Q: You ran into some neighborhood opposition to the Parkside on Pearl project – do you think that was more about the design, or the location?

A: I think it was a couple of people who became passionate against it, and rallied others. I think among the Columbus Underground readership, there were probably more people who liked and supported the development than did not, but there were a couple of people who I was told went door to door trying to find people who would oppose the project. I think the project will be good for the neighborhood, and I think it will add significance to the Italian Village Park, help populate it, and provide a nice backdrop for it.

Q: Do you anticipate having that type of battle for every development?

A: No, I don’t. I think people have a special emotional attachment to the park, and there’ve been people who have really put a lot of time and effort into improving the park, and care about the park. So I’m not critical of that, it’s great that people have taken ownership, that’s part of what’s made the Short North – people who were living in Italian Village and Victorian Village, improving their own homes, and got involved in the neighborhood and lobbied for things to happen in the neighborhood. So I think that vitality is really good for the neighborhood, and I’m glad to see it’s still alive. I think it was maybe misdirected at our development, but I think the passion behind it is very good for the neighborhood.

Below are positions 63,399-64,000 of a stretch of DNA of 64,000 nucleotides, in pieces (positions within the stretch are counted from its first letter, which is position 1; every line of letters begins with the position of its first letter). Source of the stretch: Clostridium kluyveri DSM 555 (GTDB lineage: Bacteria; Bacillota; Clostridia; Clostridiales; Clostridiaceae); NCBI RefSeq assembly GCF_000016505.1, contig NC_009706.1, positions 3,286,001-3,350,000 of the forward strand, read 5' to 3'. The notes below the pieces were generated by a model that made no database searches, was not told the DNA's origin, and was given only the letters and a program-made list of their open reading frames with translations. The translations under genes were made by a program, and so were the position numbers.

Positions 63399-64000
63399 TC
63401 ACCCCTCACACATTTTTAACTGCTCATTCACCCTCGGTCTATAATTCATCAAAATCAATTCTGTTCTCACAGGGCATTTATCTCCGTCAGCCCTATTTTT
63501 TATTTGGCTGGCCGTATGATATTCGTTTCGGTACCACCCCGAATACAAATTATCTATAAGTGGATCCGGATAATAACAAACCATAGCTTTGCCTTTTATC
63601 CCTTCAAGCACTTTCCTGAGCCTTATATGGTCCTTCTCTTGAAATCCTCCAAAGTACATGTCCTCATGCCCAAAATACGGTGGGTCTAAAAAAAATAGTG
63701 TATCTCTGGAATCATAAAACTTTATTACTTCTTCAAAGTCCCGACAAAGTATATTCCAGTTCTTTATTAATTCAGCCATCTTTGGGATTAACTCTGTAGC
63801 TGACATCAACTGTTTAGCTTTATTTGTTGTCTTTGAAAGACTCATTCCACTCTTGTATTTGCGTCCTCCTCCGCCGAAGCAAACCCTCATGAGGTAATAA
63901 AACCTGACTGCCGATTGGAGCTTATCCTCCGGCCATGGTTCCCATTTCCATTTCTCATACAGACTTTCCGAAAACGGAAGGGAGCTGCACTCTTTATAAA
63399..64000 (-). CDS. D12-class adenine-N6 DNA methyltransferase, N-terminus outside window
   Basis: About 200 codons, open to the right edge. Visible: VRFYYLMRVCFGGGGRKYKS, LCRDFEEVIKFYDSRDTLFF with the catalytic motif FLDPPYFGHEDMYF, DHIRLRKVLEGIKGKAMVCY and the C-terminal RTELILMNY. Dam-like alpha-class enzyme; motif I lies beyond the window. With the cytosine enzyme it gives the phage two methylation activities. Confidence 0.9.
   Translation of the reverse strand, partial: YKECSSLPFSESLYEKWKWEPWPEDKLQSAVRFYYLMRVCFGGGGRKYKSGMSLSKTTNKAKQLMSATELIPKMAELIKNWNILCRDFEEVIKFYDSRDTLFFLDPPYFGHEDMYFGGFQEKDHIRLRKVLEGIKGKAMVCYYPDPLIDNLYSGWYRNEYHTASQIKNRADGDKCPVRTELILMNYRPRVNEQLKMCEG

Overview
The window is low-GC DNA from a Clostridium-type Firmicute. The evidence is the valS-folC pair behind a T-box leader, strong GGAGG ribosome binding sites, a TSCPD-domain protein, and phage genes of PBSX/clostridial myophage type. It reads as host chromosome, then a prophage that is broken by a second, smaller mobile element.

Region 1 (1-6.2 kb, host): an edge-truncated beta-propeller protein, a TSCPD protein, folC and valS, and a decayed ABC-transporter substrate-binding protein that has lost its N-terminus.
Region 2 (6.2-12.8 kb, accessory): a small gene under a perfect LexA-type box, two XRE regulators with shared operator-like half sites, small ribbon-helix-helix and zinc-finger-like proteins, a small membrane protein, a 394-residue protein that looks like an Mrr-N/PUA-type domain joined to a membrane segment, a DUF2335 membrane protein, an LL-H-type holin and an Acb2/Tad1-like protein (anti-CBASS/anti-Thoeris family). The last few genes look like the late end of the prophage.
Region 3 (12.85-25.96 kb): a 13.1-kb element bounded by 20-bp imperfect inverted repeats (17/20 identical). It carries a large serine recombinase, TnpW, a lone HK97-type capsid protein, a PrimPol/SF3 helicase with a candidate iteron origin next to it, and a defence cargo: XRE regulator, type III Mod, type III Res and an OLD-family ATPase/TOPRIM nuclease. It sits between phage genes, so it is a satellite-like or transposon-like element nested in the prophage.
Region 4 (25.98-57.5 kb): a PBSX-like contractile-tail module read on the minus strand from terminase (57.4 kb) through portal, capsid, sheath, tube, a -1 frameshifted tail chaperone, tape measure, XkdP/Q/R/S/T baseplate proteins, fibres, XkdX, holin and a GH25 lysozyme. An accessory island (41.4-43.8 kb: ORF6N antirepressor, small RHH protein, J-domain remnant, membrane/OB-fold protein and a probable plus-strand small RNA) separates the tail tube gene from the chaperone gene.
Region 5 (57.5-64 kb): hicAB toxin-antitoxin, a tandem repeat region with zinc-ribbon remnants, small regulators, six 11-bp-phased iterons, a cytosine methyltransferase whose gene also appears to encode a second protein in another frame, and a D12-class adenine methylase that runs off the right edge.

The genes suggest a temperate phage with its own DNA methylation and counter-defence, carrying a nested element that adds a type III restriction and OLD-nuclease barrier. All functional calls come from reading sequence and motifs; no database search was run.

Q: That project is a little off of High Street – like Hubbard Park Place, it’s just on the other side of an alley. With the number of developable sites directly on High dwindling, do you think we’ll see more projects like that?

A: I think so, I think it’s hard to go too deep into the residential neighborhood and do that, you have to have the right site. Parkside on Pearl does not front any other residential property, it has Pearl Alley and Hubbard and the other alley… it does not touch any other piece of property. And it’s the back side of restaurants, so it just seems like an appropriate place for a development, when you’re trying to add some density.